It is unlikely that marketing is a priority for the historic city of Oxford. A globally recognised university and namesake dictionary ensures the ‘Oxford’ brand the type of heritage and longevity money cannot buy. Beyond the golden Bath stone walls of academic arcadia however, brand identity is a savage and fickle force as it broadcasts commercial speech onto every surface of our public landscape. Wordsmith supreme of the art world, Barbara Kruger, delves into her very own dictionary in an exhibition of new and iconic works at Modern Art Oxford this summer. The American artist, designer and writer has explored themes of identity, power, consumerism and sexuality for over three decades. Her background in graphic design has contributed to her signature lexicon of juxtaposing images with words through a bold signature palette of black, white and red.
Billed as ‘a monumental exhibition’ by Modern Art Oxford, visitors will be confronted with Kruger’s new site-specific installation ‘Untitled (Titled)’, 2014 in the Upper Gallery. An all-consuming vinyl wrap impacts the space with large-scale declarations, pronouns, nouns and smiley characters. Stripes of monochrome text – in the sans serif typeface Century School Face – canvas from left to right on the floor and circumvent the walls.
The work’s execution is flawless and triumphs in creating an immersive environment. Kruger explains, “I like the idea of enveloping a space & getting messages across that connect to the world in ways that seem familiar but are different”. ‘Divas, Beauties, Beasts’ neighbour ‘Intellectuals, Big Shots’ and ‘Sychophants, Professors’, which read in billboard-scale on the ground. Noone is spared. There is nowhere to hide. Deploying the manipulative visual strategies from the worlds of advertising, television, film and the internet, Kruger is well versed in how to seduce and implicate the viewer into her contextual wordplay. The rhetoric that spans the walls is drawn from the complex inter-relationships between power and society. Kruger’s imperatives predate the internet, yet she arguably forecast society’s current state of self-promotion and commodification that digital communication generates. The influences of popular culture is therefore central to her manifest and capturing the moment where high and low culture meet is Kruger’s speciality – distilling their essence into words or declarations that challenge the viewer’s standpoint.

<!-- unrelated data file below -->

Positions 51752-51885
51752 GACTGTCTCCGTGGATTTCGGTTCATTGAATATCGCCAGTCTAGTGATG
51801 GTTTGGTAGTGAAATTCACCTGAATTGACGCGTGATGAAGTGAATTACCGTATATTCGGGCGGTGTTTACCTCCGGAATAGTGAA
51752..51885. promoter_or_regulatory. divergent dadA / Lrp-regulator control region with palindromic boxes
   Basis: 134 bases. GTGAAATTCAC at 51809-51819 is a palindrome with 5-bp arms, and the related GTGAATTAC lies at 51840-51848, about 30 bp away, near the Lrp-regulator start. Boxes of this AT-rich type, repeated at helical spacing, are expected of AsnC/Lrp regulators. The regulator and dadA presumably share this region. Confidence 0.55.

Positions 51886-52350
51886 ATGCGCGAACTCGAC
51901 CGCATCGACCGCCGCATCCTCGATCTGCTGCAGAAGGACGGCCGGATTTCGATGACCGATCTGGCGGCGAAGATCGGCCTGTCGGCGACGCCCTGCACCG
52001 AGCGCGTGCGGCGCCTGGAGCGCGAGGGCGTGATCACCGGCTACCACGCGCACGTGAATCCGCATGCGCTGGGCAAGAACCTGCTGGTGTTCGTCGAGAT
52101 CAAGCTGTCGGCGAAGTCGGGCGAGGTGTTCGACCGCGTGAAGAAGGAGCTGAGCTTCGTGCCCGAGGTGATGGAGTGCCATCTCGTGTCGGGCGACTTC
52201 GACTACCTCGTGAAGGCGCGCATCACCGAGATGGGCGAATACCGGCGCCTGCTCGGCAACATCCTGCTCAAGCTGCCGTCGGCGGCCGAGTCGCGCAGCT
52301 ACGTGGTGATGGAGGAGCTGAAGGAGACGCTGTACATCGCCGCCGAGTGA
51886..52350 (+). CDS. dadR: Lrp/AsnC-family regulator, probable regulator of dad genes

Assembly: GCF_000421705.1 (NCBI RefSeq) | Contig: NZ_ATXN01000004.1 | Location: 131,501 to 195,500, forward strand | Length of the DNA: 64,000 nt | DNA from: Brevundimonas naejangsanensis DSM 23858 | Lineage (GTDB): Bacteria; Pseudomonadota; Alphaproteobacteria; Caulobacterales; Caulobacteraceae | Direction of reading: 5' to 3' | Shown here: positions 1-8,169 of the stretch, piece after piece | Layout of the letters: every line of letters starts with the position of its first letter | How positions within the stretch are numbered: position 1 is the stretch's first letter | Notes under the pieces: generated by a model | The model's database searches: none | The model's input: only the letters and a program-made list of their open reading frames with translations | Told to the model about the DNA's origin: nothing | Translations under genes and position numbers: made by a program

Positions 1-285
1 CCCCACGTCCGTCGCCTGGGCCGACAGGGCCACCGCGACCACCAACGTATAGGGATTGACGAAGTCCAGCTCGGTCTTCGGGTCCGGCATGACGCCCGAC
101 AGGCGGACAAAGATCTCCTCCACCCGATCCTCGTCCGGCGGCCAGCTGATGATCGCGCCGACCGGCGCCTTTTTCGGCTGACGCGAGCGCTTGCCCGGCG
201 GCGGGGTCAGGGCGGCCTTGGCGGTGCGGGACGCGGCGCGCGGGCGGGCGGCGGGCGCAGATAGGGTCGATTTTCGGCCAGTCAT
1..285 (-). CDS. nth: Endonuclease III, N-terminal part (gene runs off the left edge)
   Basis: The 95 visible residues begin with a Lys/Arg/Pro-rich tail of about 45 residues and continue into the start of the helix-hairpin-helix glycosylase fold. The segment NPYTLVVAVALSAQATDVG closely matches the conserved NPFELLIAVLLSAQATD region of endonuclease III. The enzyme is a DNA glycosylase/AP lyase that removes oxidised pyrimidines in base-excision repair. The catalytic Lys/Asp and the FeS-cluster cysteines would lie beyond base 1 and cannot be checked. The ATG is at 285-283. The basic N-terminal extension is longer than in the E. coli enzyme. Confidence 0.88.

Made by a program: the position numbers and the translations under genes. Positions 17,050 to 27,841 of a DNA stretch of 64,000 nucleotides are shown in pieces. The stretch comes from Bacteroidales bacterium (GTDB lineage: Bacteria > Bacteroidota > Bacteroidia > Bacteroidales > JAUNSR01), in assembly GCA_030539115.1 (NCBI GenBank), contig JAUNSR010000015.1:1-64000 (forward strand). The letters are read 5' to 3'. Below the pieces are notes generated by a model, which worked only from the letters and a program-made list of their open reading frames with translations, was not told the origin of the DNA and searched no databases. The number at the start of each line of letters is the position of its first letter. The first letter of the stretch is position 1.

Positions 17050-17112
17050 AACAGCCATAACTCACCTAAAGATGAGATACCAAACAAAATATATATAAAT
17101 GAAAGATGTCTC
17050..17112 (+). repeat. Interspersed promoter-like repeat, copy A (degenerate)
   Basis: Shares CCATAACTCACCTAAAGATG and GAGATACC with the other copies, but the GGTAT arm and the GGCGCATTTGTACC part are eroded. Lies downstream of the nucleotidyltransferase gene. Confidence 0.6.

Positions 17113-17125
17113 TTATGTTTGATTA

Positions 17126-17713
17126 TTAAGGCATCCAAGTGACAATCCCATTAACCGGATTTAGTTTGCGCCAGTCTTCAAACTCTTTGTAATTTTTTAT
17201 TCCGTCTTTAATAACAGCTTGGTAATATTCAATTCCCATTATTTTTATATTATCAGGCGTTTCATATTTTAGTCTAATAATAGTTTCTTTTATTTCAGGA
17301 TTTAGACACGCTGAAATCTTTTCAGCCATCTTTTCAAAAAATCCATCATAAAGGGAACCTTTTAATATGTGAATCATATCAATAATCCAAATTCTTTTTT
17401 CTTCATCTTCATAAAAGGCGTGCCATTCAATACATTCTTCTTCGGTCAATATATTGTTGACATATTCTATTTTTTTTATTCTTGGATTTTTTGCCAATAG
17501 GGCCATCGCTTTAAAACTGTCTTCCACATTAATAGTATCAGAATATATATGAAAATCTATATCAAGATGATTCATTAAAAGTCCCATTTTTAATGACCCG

Two further galleries showcase the artist’s video practice. ‘Twelve’, 2004, is a multi-channel video installation projected onto all four walls of the space. The viewer is placed in the centre of twelve conversations between four protagonists. Manipulating the conventions of 24-hour news channels, Kruger overlays the audio narrative with a text ticker to expose each protagonists’ unspoken thoughts in a soap opera-cum-Skype arena, which makes for provocative viewing. Alongside a rare chance to view the artist’s public art commission, ‘Plenty LA’, 2008, in response to phone-obsessed automobile drivers in Los Angeles, a selection of seminal ‘Paste-ups’ from the Eighties are on display, whose aphorisms have inspired cult streetwear labels right through to luxury brand campaigns throughout Kruger’s career.
Recognised as one of the most important cultural commentators of our time, Barbara Kruger declares, “our culture is saturated with irony whether we know it or not”. After all she should know: writing on the wall for all of society to read, one word at a time.
Barbara Kruger at Modern Art Oxford runs to 31st August 2014 at Modern Art Oxford , 30 Pembroke Street, Oxford OX1 1BP.
Jonathan Velardi is an arts, culture and lifestyle writer and one of the latest Ohh Deer bloggers. His background as a conceptual visual artist forms the basis of his editorial interest around global creative activity – visit jonathanvelardi.com/writing for a selection of his published work.
Images courtesy of MAO
01 – ‘Untitled(Titled)’, 2014, photo by Stuart Whipps
02 – ‘Untitled(Titled)’, 2014, photo by Stuart Whipps
03 – Detail of Modern Art Oxford installation(2014), courtesy of the artist
04 – ‘Twelve’,2004, photo by Stuart Whipps
05 – ‘Twelve’, HAU, BERLIN, 2006, courtesy Sprüth Magers Berlin London